Empty Bowls Full Hearts

02.02.18 | Homepage | by Kimberly Durnan

Empty Bowls Full Hearts

    Fight hunger one bowl at a time is the motto for the annual Empty Bowls McKinney fundraiser spearheaded by St. Peter’s in McKinney. The event raised $62,000 last year for Community Lifeline Center, a non-profit that helps people in short-term crisis recover.

    Months before the event, more than 50 artists work with volunteers in the community to create hundreds of handcrafted bowls of all shapes, sizes and artistry. During the event, local restaurants set up booths where they create and serve unique soups for tasting, said Jamie St. Clair, a parishioner of St. Peter’s who organizes the fundraiser. Last year more than 800 people participated.

    The church began the fundraiser initially in 2012 with Easter baskets filled with food for families to have a holiday meal, but it eventually evolved into the Empty Bowls model. At first, an art teacher in Frisco had students make about 83 bowls, which raised about $4,500. Over the years, the popularity of the event skyrocketed as local artists came on board to help the creative process. Eventually, pottery equipment was brought into a space owned by the church for a St. Peter’s artist’s workshop. “We have a house beside our church, so we offered it to a group of potters,” St. Clair said. “They help us with the Empty Bowls ministry and the rent they pay goes straight to outreach.”

    To increase proceeds, attendees can join the Collector’s Club, which for a more expensive ticket, gets them in early and provides them with more choices for picking out a bowl. Other big sponsors pay for advertising in the event such as Whole Foods and Blount Fine Foods.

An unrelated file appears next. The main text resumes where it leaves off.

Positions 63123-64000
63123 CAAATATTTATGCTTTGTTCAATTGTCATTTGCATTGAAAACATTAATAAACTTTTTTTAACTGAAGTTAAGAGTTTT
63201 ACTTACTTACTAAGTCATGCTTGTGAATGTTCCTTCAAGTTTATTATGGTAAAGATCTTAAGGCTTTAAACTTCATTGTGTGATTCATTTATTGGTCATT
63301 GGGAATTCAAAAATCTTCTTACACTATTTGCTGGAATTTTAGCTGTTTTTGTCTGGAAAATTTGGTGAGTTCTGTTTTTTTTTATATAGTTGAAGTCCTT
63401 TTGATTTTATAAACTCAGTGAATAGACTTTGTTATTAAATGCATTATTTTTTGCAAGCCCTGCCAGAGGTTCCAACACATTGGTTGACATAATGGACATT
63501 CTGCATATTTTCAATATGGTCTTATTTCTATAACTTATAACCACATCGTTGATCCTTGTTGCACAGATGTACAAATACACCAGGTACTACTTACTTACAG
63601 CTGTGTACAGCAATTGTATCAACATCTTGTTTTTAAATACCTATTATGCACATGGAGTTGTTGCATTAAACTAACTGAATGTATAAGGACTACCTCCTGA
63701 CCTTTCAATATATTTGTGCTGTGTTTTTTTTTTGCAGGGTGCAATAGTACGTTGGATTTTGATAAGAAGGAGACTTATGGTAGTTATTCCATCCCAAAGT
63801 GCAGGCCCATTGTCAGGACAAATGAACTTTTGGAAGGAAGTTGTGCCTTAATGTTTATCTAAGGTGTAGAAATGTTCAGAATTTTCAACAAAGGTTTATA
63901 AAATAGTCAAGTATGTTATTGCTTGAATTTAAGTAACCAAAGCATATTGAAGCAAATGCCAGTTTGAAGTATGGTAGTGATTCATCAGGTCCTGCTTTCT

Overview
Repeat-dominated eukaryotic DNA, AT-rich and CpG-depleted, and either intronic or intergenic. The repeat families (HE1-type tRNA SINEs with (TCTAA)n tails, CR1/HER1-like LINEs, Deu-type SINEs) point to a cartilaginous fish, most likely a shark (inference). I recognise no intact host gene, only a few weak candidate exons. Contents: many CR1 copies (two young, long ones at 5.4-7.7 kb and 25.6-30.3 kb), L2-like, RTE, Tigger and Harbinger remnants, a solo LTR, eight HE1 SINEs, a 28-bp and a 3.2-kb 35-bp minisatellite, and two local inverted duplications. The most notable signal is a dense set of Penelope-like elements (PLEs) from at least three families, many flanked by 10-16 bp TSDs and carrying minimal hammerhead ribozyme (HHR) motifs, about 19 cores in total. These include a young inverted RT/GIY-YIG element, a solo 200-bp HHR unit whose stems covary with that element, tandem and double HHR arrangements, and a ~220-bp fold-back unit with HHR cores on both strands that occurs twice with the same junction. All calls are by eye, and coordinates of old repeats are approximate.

Also, artists and celebrity guests aided by artists, make 20 designer bowls for auction. Last year the church’s rector, the Rev. Perry Mullins, made a bowl that was auctioned at the top celebrity price of $200. The bidding can get competitive for the artist’s beautiful bowls, St. Clair said. “There is a silent auction and people can bid using their phone,” she said. “Last year I got outbid by a couple who were in Mexico on a mission trip.”

    This year, Mullins will defend his title as top bowl-er, however, Bishop George Sumner has agreed to toss his mitre into the ring for a shot at his bowl coming in at top bid.

    The event is scheduled for 6 to 8 p.m., May 3 at the McKinney Performing Arts Center. Tickets are $25 in advance, and $35 at the gate. For more information go to www.EmptyBowlsMcKinney.com.